You beat me to it, desertlens.  Last night I remembered an Orion variable polarizing filter I had that wouldn't fit in anything I owned: diagonal or eye piece.  I waited too long to return it to Orion and had to sell it used.  When I called Orion tech support for some help I was told there is no standard for threading filter housings.  That may be true, but Orion is the only filter I've had trouble with, so there is at least a common practice that everyone else follows.


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#23 Simon B

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Posted 23 July 2019 - 12:47 AM

I think you've made the right choice by narrowing it down to the Lumicon UHC and the Orion Ultrablock

 

Here is an extensive database of tested filters, I find it a very useful resource:

 

https://searchlight....9d-153d7e7c0eb8

 

 

Lumicon UHCs are typically slightly narrower, and pass the desired wavelengths at a slightly higher percentage than the Ultrablocks. The Lumicons are also more consistent. The Ultrablock is a very good filter, even at regular price. The sale price just sweetens the deal even more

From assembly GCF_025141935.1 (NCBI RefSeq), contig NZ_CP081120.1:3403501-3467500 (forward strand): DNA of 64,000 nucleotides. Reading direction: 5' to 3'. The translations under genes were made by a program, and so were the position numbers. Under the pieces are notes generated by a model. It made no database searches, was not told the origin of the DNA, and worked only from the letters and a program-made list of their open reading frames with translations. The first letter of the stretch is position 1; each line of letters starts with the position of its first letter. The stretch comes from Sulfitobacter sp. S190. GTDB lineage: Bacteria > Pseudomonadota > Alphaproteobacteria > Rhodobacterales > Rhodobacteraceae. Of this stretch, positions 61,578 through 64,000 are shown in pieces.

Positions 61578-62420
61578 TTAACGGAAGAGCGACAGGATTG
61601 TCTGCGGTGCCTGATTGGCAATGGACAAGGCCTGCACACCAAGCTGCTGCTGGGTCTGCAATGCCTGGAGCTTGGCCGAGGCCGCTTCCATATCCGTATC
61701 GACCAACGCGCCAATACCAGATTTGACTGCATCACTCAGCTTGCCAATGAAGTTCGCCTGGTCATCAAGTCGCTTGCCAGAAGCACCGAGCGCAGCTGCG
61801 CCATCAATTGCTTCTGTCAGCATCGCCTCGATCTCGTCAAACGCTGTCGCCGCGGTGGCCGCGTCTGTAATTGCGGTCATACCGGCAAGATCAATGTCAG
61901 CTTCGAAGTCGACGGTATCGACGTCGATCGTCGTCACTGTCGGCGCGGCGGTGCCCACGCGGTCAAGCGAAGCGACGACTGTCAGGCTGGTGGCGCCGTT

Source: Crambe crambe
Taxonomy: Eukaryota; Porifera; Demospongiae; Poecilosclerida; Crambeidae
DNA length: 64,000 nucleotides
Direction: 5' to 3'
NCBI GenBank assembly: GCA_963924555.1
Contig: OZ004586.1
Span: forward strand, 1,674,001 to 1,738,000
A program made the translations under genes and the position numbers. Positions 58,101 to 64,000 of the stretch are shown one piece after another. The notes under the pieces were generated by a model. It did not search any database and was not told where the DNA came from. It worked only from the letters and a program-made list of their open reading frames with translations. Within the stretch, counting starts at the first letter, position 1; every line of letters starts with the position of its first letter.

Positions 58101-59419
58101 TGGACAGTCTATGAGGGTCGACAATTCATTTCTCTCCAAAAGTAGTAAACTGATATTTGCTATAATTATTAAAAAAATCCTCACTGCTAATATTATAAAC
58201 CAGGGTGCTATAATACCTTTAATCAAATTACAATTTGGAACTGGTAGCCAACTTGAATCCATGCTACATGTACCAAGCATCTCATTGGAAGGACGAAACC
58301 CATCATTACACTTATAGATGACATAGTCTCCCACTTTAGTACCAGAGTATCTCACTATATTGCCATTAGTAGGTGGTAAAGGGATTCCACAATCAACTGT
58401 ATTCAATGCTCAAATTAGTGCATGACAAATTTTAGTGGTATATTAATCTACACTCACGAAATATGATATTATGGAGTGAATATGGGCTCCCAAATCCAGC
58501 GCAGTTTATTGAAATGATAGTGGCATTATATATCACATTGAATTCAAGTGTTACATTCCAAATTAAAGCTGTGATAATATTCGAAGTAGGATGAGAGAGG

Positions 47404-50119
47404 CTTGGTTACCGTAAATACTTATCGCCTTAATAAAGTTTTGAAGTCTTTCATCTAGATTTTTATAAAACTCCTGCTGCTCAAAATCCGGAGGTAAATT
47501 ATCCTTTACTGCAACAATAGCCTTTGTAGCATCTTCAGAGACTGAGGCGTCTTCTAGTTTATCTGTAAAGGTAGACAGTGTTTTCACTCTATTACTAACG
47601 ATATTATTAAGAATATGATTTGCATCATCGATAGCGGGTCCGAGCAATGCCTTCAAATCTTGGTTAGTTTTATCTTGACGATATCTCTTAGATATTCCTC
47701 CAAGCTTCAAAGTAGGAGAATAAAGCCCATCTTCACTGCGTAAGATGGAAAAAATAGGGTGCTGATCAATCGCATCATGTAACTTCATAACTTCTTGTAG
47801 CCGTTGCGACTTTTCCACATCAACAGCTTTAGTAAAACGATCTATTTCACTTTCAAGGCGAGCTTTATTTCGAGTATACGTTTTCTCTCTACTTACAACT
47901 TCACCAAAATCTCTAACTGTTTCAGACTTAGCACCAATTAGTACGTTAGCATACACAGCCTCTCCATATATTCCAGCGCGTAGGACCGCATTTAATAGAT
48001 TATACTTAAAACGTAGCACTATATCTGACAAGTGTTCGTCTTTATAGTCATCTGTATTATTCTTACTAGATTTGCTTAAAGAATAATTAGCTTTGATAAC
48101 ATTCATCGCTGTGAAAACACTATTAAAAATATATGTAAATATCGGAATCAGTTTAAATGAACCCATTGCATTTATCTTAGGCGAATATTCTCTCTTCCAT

The only issue with the Ultrablock is that you may receive a relatively rare 'dud', i.e. cuts off one of the desired wavelengths at say ~75%. But most Ultrablocks transmit above 85%, with a FWHM of 25-29. Lumicons fare slightly better, with a FWHM of 21-25 I believe, and transmit 90+%, with virtually no worry of a dud.

 

If you wanna be sure, I'd suggest getting the Ultrablock tested as soon as you buy it, by the guy who compiled the above data, Oggie aka 'Lunarfox' - he'll test the filter for you, for free, and add it to his database. If it's a dud (unlikely), send it back for a refund. If it's good, then you got an excellent narrowband for $89.